Salt can stop ice forming and cause existing ice or snow to melt. It is most effective when it is ground down, but this will take far longer on pedestrian areas than on roads.


Gritting should be carried out when frost, ice or snow is forecast or when walkways are likely to be damp or wet and the floor temperatures are at, or below freezing. The best times are early in evening before the frost settles and/or early in the morning before employees arrive. Salt doesn’t work instantly; it needs sufficient time to dissolve into the moisture on the floor.


If you grit when it is raining heavily, the salt will be washed away, causing a problem if the rain then turns to snow. Compacted snow, which turns to ice, is difficult to treat effectively with grit. Be aware that ‘dawn frost’ can occur on dry surfaces, when early morning dew forms and freezes on impact with the cold surface. It can be difficult to predict when or where this condition will occur.


You need a gritting procedure and plan and you need to communicate to your staff when and where you are going to grit and any other rules etc that they need to be aware of.



Following the wedding many of my party had overindulged themselves in respect of alcoholic beverages, therefore I generously volunteered to go to the car and bring it nearer to the venue. On what was quite a large car park I made my way towards the vehicle.


I discovered quickly that the car park was pitch black and that I could not see a thing. I therefore used my keys and unlocked the doors from a distance in order that the lights would flash and I could see where I was aiming at. Unfortunately, having been on the car park for approximately twelve hours and only used it when it was light, I forgot that there was a small brick central reservation and I tripped as my leading foot hit it and I fell to the ground. I was caught in two minds as to whether to save my newly acquired suit jacket from the wet floor or save myself from injury.


I chose the former. The jacket was saved and I cut my hand. What this is all leading to is that it is important to ensure both externally and internally that there is adequate lighting. Slips and trips in poorly lit areas can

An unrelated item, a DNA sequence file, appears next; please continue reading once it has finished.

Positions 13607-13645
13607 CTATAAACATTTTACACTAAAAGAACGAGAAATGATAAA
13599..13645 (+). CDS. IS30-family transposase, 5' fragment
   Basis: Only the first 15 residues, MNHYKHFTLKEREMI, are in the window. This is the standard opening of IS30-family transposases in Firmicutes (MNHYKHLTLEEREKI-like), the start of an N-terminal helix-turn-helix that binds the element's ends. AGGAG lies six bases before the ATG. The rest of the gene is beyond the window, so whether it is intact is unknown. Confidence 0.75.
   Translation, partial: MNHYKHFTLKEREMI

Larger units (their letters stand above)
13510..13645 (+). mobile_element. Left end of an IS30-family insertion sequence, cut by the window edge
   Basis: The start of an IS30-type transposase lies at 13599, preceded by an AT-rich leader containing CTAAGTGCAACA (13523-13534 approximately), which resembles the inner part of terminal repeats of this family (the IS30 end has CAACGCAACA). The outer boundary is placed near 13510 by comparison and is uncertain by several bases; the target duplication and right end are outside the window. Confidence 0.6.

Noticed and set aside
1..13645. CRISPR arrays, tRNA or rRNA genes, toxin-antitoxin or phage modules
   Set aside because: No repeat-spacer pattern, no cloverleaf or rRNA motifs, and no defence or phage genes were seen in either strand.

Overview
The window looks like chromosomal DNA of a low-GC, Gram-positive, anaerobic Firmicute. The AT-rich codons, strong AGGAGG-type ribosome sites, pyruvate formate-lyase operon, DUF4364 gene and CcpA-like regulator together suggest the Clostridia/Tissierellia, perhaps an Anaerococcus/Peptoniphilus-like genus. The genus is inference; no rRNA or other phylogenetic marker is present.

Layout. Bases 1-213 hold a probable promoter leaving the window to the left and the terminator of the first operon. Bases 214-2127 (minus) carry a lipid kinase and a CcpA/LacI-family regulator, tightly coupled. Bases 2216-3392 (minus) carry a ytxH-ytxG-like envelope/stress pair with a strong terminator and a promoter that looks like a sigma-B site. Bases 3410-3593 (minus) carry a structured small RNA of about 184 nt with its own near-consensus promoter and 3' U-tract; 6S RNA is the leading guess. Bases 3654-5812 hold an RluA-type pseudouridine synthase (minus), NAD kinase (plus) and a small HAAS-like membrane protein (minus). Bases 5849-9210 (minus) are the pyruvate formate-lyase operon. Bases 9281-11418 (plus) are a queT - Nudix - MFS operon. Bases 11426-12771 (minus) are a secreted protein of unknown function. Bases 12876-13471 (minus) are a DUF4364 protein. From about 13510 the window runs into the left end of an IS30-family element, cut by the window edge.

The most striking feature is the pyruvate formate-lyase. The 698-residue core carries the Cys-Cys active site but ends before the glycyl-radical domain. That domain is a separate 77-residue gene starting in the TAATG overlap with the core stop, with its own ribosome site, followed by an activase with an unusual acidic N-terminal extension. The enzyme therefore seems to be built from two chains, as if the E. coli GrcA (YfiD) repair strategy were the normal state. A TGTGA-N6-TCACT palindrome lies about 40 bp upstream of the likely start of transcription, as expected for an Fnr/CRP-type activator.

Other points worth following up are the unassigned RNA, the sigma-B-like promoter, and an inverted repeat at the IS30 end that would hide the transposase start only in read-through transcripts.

lead to claims and more importantly, injuries.


As one of the many suppliers of lighting detailed in advertising article, a number of poor lighting situations can occur.

Accidents can happen anywhere, from streets and parks to grocery stores and shopping malls. When injuries occur at places of business because the property owners fail to maintain a safe and well-lit environment, the accident that occurs will be considered negligence.


Slips, trips, and falls are common injuries at places of business. While these are often associated with liquids and tripping hazards, they can also be caused by poor lighting.

Problems Caused by Poor Lighting.


Whenever part of a business is poorly lit, it presents a number of serious risks to safety, both for employees and for people who visit the premises. Low light situations, broken lights, and outright darkness in parts of a business

increase the risk of trips, falls, slips, and other kinds of serious accidents of occurring.


The bottom line is that adequate lighting needs to be in place at a business at all times.

Not Seeing Hazards in Hallways and Walkways


One of the major dangers of poor lighting is that hazards in hallways and walkways may not be visible. These may be objects in the way, such as products and supplies, or they may be tripping hazards, such a power cords, snags in the carpet or rug, and so forth.


Difficulty Seeing Slipping Hazards


Liquids and other items or objects that can lead to slips and falls are another hazard that may be obscured due to poor lighting or low-light situations. When this happens, the chances of a serious injury are likely.